Opening up heritage locations for newly commissioned art

28/08/2012

Berwick Film & Media Arts Festival returns for its 8th annual celebration of the art of film – illuminating the whole town through premiere screenings, site-specific installations and specially commissioned projects – in a series of locations around Berwick-upon-Tweed.

Each year the programme responds to a theme, and the 2012 programme – entitled Pictures in Motion - explores the relationship between the moving and the still image, showcasing artists who work across film and photography, and featuring films and moving image art inspired by photography techniques. As always, the Festival will focus on where the boundaries blur, and on artists working at the fringes.

Using the historic town of Berwick-upon-Tweed as a set, the programme features a selection of new films and contemporary moving image art installations, each projected in, or on to, a range of unique venues and heritage locations around the town. The Festival once again opens up rarely accessed parts of Berwick’s Elizabethan heritage with, for example, installations in ice houses, buried deep in the town’s walls, and in the old prison cells in the tower of the Town Hall.

The installations will be switched on at 11am on Thursday 20th September, and will run until 5pm each day until Sunday 23rd September – all are entirely free of charge.


New Commissions for Berwick

Already announced in response to an international call out for proposals is Mishka Henner and David Oates’ Photographers. Known collectively as BlackLab, and themselves from a photography background, this short film will look at representations of photographers on film. The film – still in production – will take footage from a range of film sources and will focus on the stereotypes and clichés that emerge. As well as being presented as a looped installation in Shoregate Ice House all day every day, Thursday to Sunday, the Photographers will also open the Festival on Wednesday 19th September as part of the Opening Gala, previewing Chasing Ice, in The Maltings Theatre & Cinema.

Later that evening, audiences will walk from The Maltings, over the bridge to Tweedmouth to the newly opened Berwick Watchtower gallery. There they will watch a series of photographs – projected that evening on the face of the Watchtower and every evening in a different location around the town. Entitled Talkies Wallah, which refers to the way in which tent cinema owners refer to each other in India, these portraits capture the joy of cinema on the faces of audience members of a travelling cinema back in India. Coming all the way from Mumbai, the photographer Amit Madheshiya will create a travelling showcase across Berwick.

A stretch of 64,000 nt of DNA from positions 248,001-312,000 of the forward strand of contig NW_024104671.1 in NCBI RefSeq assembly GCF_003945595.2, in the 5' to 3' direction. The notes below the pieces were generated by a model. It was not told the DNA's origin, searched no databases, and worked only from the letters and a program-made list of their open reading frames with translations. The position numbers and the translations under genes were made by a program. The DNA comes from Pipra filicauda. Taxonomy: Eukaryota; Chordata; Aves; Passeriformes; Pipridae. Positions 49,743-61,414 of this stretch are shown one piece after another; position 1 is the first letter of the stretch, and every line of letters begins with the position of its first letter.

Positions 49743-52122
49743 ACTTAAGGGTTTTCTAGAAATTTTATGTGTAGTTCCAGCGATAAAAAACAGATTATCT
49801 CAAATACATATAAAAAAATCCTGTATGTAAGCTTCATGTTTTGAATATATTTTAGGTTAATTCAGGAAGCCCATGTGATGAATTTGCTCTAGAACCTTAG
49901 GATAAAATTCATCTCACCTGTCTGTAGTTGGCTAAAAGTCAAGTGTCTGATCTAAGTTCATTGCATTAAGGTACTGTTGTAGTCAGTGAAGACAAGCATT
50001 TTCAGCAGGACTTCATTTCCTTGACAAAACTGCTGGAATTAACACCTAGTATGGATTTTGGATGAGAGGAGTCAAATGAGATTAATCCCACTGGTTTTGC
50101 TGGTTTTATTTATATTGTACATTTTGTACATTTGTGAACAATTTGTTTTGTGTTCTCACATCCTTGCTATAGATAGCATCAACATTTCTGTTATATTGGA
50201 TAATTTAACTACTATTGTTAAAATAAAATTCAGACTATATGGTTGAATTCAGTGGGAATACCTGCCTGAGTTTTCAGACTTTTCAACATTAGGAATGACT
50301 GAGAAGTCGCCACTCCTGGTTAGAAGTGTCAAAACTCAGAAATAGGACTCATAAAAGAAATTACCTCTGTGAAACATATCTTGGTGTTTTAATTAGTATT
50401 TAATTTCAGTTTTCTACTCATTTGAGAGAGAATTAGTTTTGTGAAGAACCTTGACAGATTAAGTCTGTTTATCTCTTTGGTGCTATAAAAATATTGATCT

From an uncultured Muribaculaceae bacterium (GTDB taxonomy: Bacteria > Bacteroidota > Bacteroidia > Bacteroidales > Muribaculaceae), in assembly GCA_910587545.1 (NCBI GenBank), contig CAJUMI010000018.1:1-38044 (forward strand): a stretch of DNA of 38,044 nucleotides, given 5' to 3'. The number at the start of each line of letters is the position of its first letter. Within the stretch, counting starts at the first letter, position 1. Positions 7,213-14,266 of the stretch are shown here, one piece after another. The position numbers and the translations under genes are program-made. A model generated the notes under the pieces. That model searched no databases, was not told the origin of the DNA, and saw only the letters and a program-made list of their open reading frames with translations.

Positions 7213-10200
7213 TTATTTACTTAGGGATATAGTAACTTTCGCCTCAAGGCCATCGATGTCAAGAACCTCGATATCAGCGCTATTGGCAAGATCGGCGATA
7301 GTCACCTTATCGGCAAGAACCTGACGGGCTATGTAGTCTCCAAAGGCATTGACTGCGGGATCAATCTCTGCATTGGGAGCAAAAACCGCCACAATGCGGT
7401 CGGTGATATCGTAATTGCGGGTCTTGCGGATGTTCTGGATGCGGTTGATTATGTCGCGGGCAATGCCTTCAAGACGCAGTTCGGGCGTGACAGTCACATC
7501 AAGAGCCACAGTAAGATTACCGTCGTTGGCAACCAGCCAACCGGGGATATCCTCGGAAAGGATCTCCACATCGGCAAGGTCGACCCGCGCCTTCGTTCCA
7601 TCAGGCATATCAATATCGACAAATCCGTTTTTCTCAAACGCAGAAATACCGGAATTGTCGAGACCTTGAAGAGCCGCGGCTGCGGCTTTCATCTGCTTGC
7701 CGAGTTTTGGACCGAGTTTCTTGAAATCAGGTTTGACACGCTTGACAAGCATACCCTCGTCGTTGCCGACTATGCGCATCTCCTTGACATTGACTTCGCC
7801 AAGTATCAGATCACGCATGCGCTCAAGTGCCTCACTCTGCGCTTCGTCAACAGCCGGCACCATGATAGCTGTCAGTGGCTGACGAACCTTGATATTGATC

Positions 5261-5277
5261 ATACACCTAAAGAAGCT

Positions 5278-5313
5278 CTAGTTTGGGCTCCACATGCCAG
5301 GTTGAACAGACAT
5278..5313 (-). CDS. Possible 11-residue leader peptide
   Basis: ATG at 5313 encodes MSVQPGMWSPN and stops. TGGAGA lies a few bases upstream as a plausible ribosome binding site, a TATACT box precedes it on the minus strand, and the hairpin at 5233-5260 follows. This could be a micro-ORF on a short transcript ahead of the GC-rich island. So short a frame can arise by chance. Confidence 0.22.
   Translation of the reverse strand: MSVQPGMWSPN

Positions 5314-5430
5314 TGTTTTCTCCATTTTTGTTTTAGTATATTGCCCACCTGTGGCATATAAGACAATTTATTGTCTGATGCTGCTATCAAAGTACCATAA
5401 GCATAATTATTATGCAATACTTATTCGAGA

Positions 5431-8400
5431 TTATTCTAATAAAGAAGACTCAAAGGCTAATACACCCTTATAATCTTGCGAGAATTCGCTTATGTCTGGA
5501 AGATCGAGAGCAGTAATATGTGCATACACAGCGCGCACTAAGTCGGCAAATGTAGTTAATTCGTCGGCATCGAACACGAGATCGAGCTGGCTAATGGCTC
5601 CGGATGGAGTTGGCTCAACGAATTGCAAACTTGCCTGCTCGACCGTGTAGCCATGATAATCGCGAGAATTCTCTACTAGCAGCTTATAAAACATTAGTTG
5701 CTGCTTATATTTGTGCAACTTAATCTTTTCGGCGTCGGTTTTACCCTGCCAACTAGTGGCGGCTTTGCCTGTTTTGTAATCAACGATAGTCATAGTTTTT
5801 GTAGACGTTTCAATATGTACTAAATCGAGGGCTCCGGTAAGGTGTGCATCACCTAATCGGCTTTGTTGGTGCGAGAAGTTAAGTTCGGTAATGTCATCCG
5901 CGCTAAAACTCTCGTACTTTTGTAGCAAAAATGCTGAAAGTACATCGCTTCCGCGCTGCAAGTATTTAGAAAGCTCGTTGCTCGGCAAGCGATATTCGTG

Among the Festival’s more ambitious installations, and one that will see the reopening of Berwick’s Gymnasium, is 24 Times, comprising a circle of 24 monitors, each screening representations of photographers and camera flashes one frame after its neighbour, to produce a looping pulse of light. Using the latest in digital technology, 24 Times reinvents the effect of the much-loved 19th Century zoetrope. 24 Times has been a work in progress since 2010, but one that artist Jason Dee has never seen fully realised as a 24 monitor installation until now…

 

Opening up locations around the town

In Berwick Town Hall, the Festival will this year take over the Council Chamber on the first floor and all five Prison Cells at the top, exhibiting six individual works, all exploring themes of surveillance and displacement as well as looking at the relationship between the still and the moving image. In the Council Chamber, will be the World Premiere of Section 4 Part 20: One Day on a Saturday, which explores levels of complicity surrounding detention camps at Guantanamo Bay. Created by established photographer Edmund Clark, in collaboration with Anna Stevens from Panos Pictures, the 8 minute video will run on a loop in the Council Chamber, a symbolic site of both democracy and authority. Meanwhile, upstairs in the Prison Cells, will be five short video pieces running in each of the five Cells, each exploring issues of surveillance. One piece, by filmmaker Piotr Sulkowski from Poland centres on a relationship between two people both serving sentences in different prisons, while another by artist Eunjin Jung from South Korea looks over to an adjacent apartment block, reminiscent of a scene in Hitchcock’s Rear Window. The exhibition also includes work by Andrew Norman Wilson from the USA, a Japanese piece by Manchester based artist Amanda Belantara and a video piece by established photographer Chris de Bode from the Netherlands, in partnership with Panos Pictures.

Along the town’s Elizabethan towns walls is Tamino, a stop-motion opera from Netherlands artist Eveline Ketterings, which will be presented in Coxon’s Tower, Parthenon Rising II by the Greek artist Bill Balaskas, which will be presented in The Main Guard, and three works from the North East-based Duane Hopkins’ Sunday series in The Magazine, which will be presented for the first time as a triptych as it was originally envisaged.
 

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